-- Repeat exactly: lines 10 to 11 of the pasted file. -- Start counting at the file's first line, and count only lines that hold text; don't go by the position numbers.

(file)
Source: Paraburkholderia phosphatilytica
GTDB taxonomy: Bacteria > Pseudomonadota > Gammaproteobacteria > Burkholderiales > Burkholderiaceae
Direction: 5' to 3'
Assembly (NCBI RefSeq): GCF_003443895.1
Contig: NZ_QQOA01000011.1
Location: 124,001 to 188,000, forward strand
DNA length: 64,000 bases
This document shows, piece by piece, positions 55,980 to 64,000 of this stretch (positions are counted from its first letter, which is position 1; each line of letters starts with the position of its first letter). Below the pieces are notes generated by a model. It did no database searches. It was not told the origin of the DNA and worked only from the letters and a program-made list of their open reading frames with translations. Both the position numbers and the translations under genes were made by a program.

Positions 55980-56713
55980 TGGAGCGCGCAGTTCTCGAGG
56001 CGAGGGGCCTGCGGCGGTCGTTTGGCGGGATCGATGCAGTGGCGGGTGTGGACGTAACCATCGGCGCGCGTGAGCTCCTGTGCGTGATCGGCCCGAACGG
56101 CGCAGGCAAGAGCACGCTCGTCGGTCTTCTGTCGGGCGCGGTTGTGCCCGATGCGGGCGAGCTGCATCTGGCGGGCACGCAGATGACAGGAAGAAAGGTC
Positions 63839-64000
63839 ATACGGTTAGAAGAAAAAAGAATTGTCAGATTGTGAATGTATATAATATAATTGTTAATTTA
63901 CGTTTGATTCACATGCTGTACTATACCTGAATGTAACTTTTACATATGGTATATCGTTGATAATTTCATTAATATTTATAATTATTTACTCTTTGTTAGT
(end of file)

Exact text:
55980 TGGAGCGCGCAGTTCTCGAGG
56001 CGAGGGGCCTGCGGCGGTCGTTTGGCGGGATCGATGCAGTGGCGGGTGTGGACGTAACCATCGGCGCGCGTGAGCTCCTGTGCGTGATCGGCCCGAACGG